There is a general aura of epistemic uncertainty around COVID-19. Said uncertainty only escalated by the various and ever-evolving restraints that have been put in place around the country as governments continue to learn more about the virus. For various reasons, the United States has been hit particularly badly. At the time of writing this, the U.S. made up nearly 25% of the confirmed cases globally and entered one of its worst economic recessions since the Great Depression. While the general story continues to encourage us to defeat this disease together, the minutia help us gain an understanding of the systemic inefficiencies and disparities that we may not have anticipated nor attempted to resolve were it not for this pandemic.
Recently, Marcus Rashford, Manchester United’s star forward, successfully pushed the British government into a renewed funding program that would provide nearly 1.3 million children with free lunches. This is on top of nearly 20 million pounds raised for vulnerable individuals during the pandemic. This story got us thinking about the growing concern of food insecurity in the US. Supply chain disruption, unemployment, and food price inflation around the pandemic, as well as government responses, will likely contribute to exacerbating food insecurity –the state of being without reliable access to affordable, nutritious food. Contributions such as the one put in place by the footballer in Manchester will prove even more vital as we continue to fight through these challenging times. Let us consider the effect on individual’s employment, income, and food security based on the data, and how this might grow in the coming months.
Coronavirus has changed our thought processes regarding how we interact with each other, respond to incentives, and make decisions. Previously, the subtle risks that we subjected ourselves to each day weren’t so pertinent. Now, these risks are heightened and supplemented by larger risks. In a time when we are all encouraged to learn and work at a “healthy” distance from our peers and limit one of our most natural human characteristics–socialization, we have seen a shocking amount of disparity in the outcomes.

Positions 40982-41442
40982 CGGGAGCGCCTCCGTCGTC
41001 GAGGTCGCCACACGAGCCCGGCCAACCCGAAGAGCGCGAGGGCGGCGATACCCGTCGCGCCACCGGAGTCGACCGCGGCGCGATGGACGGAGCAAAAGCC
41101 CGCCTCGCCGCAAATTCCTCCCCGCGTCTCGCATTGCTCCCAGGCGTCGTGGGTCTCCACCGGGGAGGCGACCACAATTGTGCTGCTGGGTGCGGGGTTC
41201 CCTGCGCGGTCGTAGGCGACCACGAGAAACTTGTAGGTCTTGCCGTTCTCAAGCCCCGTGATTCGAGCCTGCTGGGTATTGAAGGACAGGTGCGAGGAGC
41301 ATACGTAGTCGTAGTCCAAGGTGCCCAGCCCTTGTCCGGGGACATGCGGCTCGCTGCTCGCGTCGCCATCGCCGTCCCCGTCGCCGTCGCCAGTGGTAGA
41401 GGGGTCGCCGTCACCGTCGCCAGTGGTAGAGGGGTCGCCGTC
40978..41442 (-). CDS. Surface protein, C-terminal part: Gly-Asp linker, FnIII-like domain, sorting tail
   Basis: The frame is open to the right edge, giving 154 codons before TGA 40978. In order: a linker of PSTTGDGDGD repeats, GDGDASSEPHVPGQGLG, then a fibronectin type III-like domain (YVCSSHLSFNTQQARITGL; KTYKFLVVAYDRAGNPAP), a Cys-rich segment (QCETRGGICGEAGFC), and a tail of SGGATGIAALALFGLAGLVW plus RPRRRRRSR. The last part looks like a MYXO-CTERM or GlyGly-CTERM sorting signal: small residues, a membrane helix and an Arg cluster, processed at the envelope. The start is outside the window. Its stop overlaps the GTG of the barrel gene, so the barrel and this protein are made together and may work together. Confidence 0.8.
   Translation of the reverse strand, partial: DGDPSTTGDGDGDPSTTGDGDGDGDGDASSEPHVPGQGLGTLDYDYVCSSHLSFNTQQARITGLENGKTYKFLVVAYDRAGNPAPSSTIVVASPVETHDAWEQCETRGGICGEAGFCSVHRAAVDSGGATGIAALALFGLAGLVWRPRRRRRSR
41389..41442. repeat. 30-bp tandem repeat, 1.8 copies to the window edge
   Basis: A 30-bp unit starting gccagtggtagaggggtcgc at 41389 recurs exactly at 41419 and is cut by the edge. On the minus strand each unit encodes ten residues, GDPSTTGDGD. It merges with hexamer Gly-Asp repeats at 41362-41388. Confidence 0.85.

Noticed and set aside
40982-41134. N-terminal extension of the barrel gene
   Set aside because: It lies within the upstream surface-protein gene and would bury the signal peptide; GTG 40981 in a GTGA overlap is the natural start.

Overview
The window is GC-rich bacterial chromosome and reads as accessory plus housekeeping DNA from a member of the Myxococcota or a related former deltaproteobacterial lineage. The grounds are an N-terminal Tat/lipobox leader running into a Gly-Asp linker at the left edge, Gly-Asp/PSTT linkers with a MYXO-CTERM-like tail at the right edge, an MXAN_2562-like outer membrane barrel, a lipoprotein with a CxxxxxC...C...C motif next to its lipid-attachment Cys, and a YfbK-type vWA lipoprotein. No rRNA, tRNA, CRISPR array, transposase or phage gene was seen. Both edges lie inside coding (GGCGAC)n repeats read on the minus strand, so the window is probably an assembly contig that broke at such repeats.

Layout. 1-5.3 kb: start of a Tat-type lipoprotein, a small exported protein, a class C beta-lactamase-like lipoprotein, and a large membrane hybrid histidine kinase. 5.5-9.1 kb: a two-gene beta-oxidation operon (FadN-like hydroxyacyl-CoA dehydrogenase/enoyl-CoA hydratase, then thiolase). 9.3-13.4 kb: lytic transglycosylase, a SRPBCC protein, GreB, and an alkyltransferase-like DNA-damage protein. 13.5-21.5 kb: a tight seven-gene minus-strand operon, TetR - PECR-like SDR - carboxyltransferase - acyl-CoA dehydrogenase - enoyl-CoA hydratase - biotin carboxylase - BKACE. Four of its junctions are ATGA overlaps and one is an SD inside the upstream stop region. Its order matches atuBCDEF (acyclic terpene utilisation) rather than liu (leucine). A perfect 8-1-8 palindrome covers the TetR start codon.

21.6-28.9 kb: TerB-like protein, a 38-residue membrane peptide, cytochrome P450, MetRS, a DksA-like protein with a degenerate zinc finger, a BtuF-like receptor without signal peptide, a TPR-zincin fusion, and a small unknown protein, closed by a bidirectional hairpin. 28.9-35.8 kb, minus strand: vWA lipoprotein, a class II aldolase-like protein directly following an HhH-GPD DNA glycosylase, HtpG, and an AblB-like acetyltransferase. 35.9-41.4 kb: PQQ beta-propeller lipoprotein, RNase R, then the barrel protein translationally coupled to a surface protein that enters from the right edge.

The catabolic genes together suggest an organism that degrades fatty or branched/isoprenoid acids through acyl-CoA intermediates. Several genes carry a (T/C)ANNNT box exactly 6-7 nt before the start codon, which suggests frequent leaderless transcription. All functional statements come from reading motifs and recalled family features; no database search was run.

Most apparent are the striking differences in this pandemic’s effect by demographics. For example, in April, 61% of Hispanic households and 44% of black households said they had a member of their household lose their job, compared to 38% of white households. These numbers are up from 49%, 36%, and 29% respectively in March. Even more concerning is the rate of confirmed cases. Hospitalization rates are four times higher for people of color than for non-hispanic white populations according to the CDC.
The combination of shocks to employment, health, supply chains, as well as other factors put low-income individuals at a greater risk. Specifically, we have seen an increase in food prices and in-turn to higher susceptibility to hunger and food insecurity. While many of us are asking: How long until I can safely leave my home or how long will the line be at the grocery store? A more important question for many low-income individuals is: How can I put food on the table for myself and my family?
Let’s first consider the general disruption of supply chains. China is the largest exporter in the world and Chinese exports throughout the world have rapidly declined since the beginning of 2020. The sharpest declines are found in areas outside North America where imports from China fell nearly 20%. While the ongoing trade war between the United States and China has undoubtedly affected the supply of goods to North America dating back to early 2019, North America still saw a 10% decrease in exports from China in February 2020.
Figure 1: Chinese Exports to the rest of the world from February 2018 to February 2020